AU leaders will not extradite Al Bashir

Monday, July 6, 2009
Bathandwa Mbola

Sirte - African leaders have denounced the International Criminal Court's (ICC) decision to indict Sudanese President Omar al Bashir for alleged war crimes and have refused to extradite him if he travels to their countries.

"[The AU] decides that in view of the fact that a request of the African Union [to defer al Bashir's indictment] has never been acted upon, the AU member states shall not co-operate persuant to the provisions of Article 98 of the Rome Statute of the ICC relating to immunities for the arrest and surrender of Sudanese President Omar al Bashir to the ICC," said the leaders in a statement.

A total of 30 African states have signed the Rome statutes which created the foundation of the court, and have treaty obligations to arrest President al Bashir if he travels in their territory. However, this decision effectively allows him to travel across Africa without fear of detention.

The leaders, who had gathered at the 13th African Union Summit in Libya, repeated the call for the United Nations to reconsider the attempted prosecution of President al-Bashir, who was indicted for crimes against humanity by the Hague-based ICC last year.

Libyan leader and current AU chief, Muammar Gaddafi, said the international court represented a "new world terrorism". This view received widespread support from countries who felt the court was unfairly targeting Africans.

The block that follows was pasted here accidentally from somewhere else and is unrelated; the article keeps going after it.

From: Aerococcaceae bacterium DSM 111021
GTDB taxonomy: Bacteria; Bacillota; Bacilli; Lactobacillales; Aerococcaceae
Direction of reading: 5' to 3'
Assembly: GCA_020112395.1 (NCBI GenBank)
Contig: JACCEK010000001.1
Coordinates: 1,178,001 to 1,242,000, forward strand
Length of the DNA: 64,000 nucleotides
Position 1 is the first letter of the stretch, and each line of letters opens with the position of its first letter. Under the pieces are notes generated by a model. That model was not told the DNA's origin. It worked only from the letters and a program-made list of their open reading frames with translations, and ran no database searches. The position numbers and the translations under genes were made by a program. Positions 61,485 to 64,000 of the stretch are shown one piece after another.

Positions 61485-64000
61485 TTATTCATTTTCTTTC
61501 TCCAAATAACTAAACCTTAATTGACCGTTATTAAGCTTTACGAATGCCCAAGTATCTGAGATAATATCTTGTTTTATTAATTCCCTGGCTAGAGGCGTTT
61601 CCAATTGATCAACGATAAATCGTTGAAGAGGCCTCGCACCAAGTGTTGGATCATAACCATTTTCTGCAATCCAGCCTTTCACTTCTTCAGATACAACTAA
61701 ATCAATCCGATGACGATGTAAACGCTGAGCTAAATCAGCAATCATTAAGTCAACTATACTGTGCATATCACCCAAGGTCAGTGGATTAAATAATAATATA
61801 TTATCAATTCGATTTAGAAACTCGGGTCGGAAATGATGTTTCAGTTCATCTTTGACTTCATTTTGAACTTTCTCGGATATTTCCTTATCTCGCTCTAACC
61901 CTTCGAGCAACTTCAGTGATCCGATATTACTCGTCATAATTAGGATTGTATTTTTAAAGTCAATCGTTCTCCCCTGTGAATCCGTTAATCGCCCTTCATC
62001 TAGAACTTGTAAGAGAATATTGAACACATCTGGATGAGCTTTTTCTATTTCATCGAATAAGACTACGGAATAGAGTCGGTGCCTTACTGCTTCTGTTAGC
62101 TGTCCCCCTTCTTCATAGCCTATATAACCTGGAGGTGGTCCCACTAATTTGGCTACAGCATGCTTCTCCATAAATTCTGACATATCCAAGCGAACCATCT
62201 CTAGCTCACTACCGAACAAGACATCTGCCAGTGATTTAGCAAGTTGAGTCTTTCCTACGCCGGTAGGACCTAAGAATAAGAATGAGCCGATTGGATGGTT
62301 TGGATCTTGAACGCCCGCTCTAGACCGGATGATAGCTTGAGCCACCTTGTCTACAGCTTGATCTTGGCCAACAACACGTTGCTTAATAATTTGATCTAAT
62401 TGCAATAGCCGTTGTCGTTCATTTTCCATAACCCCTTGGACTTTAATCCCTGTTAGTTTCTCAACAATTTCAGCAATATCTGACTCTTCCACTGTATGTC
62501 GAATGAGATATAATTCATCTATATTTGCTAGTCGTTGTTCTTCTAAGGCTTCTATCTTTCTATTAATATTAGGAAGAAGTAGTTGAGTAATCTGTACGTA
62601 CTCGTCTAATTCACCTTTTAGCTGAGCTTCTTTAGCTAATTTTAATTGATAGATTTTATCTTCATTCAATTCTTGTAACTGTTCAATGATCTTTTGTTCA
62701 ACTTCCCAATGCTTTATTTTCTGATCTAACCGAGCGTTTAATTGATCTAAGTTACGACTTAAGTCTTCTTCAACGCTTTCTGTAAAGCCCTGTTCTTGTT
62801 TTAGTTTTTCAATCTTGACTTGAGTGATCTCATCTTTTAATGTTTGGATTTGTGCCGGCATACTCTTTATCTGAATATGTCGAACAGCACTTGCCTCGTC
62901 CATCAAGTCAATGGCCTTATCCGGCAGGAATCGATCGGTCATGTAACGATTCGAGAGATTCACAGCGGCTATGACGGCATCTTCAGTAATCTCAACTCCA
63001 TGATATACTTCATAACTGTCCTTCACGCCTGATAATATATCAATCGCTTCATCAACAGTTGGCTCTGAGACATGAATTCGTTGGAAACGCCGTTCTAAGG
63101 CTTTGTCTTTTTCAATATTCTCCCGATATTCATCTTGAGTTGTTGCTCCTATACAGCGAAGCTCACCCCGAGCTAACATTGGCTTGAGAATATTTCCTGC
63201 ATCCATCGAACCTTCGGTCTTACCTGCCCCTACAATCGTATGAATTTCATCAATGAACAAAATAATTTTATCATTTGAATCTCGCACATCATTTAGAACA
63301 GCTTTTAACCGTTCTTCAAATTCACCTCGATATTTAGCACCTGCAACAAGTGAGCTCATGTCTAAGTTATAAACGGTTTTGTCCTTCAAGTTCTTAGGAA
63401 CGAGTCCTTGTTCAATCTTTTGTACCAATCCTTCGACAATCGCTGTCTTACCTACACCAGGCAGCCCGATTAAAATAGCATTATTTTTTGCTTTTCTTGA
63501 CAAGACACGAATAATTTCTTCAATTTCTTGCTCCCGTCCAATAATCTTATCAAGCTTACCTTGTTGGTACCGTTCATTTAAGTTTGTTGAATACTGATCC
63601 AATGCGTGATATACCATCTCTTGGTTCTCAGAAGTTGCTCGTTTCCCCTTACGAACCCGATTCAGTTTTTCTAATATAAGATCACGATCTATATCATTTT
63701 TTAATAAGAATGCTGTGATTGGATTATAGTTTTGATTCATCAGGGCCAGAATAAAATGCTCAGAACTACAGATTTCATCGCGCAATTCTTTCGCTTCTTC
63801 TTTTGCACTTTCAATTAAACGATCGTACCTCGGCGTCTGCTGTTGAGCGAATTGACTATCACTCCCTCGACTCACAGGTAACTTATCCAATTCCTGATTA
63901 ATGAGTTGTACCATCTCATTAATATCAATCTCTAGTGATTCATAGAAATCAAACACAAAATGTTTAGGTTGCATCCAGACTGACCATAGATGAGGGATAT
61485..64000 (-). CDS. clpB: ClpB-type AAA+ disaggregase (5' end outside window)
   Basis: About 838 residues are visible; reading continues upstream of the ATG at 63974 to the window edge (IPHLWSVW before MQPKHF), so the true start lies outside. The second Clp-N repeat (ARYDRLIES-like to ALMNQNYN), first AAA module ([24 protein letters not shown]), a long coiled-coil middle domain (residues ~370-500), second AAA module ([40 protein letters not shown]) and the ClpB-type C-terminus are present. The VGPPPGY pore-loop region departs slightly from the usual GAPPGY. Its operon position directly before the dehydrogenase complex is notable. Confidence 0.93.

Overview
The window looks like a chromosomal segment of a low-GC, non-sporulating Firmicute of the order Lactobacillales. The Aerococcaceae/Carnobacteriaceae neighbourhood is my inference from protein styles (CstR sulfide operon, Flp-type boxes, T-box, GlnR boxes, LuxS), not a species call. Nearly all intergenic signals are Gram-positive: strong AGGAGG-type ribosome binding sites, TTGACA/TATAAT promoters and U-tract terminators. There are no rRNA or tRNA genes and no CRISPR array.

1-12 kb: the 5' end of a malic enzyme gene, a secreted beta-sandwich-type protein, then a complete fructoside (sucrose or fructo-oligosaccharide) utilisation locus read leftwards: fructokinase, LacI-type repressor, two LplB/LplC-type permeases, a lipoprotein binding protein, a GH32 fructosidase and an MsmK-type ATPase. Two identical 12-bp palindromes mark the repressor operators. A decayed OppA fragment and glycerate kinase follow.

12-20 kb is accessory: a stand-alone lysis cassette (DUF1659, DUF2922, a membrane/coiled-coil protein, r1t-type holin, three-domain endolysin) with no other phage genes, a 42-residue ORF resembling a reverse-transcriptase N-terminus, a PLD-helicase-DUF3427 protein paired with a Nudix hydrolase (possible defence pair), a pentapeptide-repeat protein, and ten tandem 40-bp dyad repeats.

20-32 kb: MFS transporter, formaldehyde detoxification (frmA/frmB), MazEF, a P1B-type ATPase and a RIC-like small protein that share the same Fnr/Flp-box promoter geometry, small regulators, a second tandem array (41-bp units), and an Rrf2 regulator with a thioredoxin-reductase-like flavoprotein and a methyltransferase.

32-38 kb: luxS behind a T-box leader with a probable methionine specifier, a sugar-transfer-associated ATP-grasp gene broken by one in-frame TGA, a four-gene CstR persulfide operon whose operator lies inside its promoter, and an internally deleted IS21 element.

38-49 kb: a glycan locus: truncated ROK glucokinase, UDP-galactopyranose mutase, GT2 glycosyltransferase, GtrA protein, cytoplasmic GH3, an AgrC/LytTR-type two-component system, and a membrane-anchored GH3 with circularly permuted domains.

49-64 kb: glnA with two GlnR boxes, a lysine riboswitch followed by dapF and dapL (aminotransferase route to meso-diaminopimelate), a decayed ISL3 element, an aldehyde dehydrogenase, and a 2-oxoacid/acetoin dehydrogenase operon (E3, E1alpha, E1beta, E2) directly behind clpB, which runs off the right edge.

President Jacob Zuma said South Africa supported the decision and that the ICC should allow the peace process to take place in the region.

"There is an African stance on this and we are not different from it. We believe peace efforts at the moment should be put forward and given a chance before that."

He said the United Nations Security Council should have listened to Africa before issuing the interdict.

Botswana, however, has said that it does not agree with the declaration.

"The Government of Botswana does not agree with this decision and wishes to reaffirm its position that as a State Party to the Rome Statute on the International Criminal Court (ICC) it has treaty obligations to fully cooperate with the ICC in the arrest and transfer of the President of Sudan to the ICC," said Foreign Minister Phandu Skelemani in a statement.

Mr Skelemani said the ICC was established specifically to help end impunity for the perpetrators of the most serious crimes of concern to the international community by, for instance, prosecuting those suspected of committing genocide, crimes against humanity and war crimes.

"The people of Africa and Sudan in particular have been victims of these crimes. Botswana strongly holds the view that the people of Africa, including the people of Sudan, deserve to be protected from the perpetrators of such crimes," he said.

Advocates of the ICC have also raised concern that arresting President al Bashir might create a power vacuum in Sudan's Khartoum that would hinder the country's peace process.

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